A man who was recently released from prison held a gun inches from his girlfriend’s face and fired a shot shattering the car window in a Greenwood neighborhood, police said.
They met at the state correctional facility in Edinburgh, where she works as a correctional officer, and he was serving two-and-a-half years for the latest of five prison terms. Both ended up held at gunpoint by police in a church parking lot Tuesday night after a Greenwood officer drew his rifle and crouched behind his vehicle, ordering them both to surrender.
Police had received multiple calls about the gunshot and a man and woman fighting in a vehicle in a residential area. The uproar started on Water Street, and police arrested the man within an hour in the parking lot of Greenwood United Methodist Church on Madison Avenue, where they happened to pull over.
Thomas Waggoner, 29, Indianapolis, was released from the Edinburgh Correctional Facility about two weeks ago. He was arrested Tuesday on charges of criminal confinement with a deadly weapon, intimidation, criminal recklessness while discharging a firearm, resisting law enforcement, domestic battery and carrying a handgun without a license.
Waggoner had been serving a sentence for a felony charge of operating while intoxicated with a previous conviction, according to the Indiana Department of Correction. He was convicted of six felonies before that and served prison terms.
A resident told police he saw two people fighting inside a sport utility vehicle parked in front of his house in the 100 block of Water Street around 8 p.m., then he heard the gunshot before the vehicle sped away. Police found the vehicle a short distance away in a church parking lot, where Waggoner was fighting with his girlfriend, Rebekah Nixon, outside the car.
Waggoner swore at and struggled with officers even after police got him in cuffs, according to a police report.
Nixon told police she works as a corrections officer at the Edinburgh Correctional Facility, a minimum-security work release center at Camp Atterbury, and met Waggoner while he was being held there, according to a police report.
After he was released this month, he called her, and they started sending text messages before meeting. They started a relationship, and she told police she had been trying to help him find a job and follow his probation rules, the report said.
Nixon has worked for the Department of Correction since November, and her status as an employee is under investigation, spokesman Doug Garrison said. Employees are not supposed to fraternize with inmates or parolees, according to department policies, he said.
Police were able to track Waggoner down quickly after the initial shot was fired, which likely prevented him from killing Nixon, 22, or hurting others, Greenwood Assistant Police Chief Matt Fillenwarth said.
“He’s sitting there in a residential neighborhood cranking a gun off, and it could go through and hit someone in a nearby house,” Fillenwarth said. “Our guys did a really good job on that when the officers responded up to the church, and they handled it well. It could have turned into a hostage standoff.”
The couple had been arguing throughout the afternoon Tuesday and stopped in a parking lot near the Main Street exit off Interstate 65 in Greenwood, police said.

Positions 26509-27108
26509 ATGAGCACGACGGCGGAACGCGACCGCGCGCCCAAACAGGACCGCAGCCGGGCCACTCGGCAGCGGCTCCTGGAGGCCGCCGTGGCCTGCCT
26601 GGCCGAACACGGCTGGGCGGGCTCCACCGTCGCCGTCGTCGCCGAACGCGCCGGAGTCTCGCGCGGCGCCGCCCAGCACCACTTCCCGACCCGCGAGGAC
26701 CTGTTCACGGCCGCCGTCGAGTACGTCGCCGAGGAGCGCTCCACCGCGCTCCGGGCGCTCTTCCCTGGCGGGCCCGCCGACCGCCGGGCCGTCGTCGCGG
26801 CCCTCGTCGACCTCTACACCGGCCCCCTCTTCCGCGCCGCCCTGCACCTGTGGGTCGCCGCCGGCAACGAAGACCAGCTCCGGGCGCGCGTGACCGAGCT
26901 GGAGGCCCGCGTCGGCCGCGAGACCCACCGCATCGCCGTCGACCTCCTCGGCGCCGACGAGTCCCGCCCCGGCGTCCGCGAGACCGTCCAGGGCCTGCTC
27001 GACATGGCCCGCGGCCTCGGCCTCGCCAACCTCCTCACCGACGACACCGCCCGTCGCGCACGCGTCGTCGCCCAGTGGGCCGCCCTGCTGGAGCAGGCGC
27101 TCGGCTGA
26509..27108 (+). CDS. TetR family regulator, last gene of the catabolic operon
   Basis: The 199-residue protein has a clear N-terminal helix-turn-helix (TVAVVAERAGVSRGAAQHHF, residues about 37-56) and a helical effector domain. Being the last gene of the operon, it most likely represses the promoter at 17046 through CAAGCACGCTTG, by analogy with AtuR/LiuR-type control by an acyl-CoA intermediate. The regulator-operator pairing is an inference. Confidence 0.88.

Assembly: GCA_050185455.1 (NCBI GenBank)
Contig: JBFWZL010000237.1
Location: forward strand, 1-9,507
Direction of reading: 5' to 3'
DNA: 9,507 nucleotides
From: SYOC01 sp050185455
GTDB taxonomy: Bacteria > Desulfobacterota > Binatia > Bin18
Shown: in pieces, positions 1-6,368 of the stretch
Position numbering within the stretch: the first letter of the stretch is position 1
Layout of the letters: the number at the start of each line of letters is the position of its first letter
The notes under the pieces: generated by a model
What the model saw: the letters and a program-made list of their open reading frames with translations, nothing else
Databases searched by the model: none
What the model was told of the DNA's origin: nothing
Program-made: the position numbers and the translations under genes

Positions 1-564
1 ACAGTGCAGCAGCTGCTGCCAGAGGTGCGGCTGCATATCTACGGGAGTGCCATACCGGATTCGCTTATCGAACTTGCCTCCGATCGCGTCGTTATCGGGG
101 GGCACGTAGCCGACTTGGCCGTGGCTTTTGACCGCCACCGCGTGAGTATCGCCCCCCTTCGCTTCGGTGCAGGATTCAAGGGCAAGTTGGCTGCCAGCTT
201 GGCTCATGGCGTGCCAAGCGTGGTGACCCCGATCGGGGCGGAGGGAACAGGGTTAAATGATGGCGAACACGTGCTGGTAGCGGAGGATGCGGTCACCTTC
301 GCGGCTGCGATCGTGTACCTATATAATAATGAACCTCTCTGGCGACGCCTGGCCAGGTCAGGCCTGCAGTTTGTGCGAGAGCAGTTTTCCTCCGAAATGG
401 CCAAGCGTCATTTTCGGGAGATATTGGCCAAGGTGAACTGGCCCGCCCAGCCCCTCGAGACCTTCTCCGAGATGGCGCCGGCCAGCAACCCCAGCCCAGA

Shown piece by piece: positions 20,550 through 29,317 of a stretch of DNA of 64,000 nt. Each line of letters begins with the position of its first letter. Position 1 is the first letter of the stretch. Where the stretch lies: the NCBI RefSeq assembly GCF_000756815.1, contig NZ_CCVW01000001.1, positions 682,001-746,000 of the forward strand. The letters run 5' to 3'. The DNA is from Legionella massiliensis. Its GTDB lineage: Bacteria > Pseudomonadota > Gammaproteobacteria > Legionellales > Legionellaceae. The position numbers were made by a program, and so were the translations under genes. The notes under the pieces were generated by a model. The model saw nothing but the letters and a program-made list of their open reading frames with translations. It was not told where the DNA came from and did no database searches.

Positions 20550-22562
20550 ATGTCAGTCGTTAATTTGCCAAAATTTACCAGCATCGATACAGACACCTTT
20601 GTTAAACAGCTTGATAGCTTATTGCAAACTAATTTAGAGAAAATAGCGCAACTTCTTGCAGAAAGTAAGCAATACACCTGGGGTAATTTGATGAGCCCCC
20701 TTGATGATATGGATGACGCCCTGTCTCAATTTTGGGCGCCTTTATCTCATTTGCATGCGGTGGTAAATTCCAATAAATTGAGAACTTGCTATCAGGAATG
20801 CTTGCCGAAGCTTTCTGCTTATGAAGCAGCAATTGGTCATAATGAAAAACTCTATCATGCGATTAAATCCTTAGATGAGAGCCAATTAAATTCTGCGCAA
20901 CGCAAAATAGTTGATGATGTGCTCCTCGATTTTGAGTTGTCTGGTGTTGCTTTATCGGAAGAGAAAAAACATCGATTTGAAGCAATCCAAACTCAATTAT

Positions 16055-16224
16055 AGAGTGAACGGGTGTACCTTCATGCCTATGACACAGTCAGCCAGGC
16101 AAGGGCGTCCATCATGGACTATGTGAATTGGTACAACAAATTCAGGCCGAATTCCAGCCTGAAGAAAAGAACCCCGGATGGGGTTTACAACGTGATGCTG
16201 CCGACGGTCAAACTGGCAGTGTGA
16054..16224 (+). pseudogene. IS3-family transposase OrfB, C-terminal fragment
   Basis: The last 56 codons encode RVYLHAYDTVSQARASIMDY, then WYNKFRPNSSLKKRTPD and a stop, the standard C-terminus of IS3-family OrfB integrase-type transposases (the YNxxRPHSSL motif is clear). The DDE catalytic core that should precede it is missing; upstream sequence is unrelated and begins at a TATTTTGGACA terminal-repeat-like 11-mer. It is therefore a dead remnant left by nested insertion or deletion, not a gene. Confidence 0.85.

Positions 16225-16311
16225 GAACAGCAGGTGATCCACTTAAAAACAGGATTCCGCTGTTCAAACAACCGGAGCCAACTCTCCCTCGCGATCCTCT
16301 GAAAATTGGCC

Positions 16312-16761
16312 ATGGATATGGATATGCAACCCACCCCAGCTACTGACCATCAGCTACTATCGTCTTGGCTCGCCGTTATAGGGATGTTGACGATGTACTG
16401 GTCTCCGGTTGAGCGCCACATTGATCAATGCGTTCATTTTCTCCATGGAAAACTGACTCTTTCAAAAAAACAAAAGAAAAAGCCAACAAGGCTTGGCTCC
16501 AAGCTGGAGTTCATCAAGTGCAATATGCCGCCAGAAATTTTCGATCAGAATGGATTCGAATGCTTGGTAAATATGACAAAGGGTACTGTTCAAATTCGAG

During the argument, Waggoner grabbed a handgun that the woman was carrying in a holster on her back. They struggled, but she let go of the gun, and he unloaded it, the report said. They talked and calmed down, and she was able to get the gun back and put it under the back seat of the vehicle, separate from the magazine, the report said.
They drove around Greenwood but started arguing a short time later and pulled onto Water Street, just east of the Greenwood Fire Department headquarters on Main Street, about 8 p.m.
Waggoner reached into the back seat and grabbed the gun and magazine, loaded the weapon and pushed it into her side, the report said. Waggoner threatened to kill her then lifted the gun about 6 inches from her face and fired a shot that shattered the driver’s side window.
The man who lives in the house where they had parked saw the struggle and called police. The vehicle sped off out of the neighborhood and drove a short distance to the nearby church, where another woman called 911 to report that a man and woman were fighting in the parking lot.
A Greenwood officer pulled up and got out of his car with his rifle and took cover behind his car. He ordered both to lie down on the pavement and put their hands behind their head, and both did, the report said.
Police handcuffed both Waggoner and Nixon and searched the car, finding a large amount of broken glass from the shattered window, the handgun and one shell casing from a .380 caliber round, the report said. That size round matches the handgun that was found in the vehicle, the report said.
Since police received multiple calls describing the people and vehicle, officers knew it was likely the same people at the church, Fillenwarth said. Police correctly followed their training by immediately drawing weapons at the scene, Fillenwarth said. Since the neighbor saw the gun and heard the gunshot, police were able to know going in that Waggoner could potentially start shooting, he said.
“When you’re stopping someone that you know is potentially armed or dangerous, you don’t walk up to the car. You pull a firearm immediately. A pistol is a defensive weapon. If you’re going to potentially get in a gunfight, you deploy with your rifle or shotgun,” Fillenwarth said.
Waggoner, 2048 N. Goodlet Ave., Indianapolis, was taken to the Johnson County jail, where he was being held on $80,000 bond.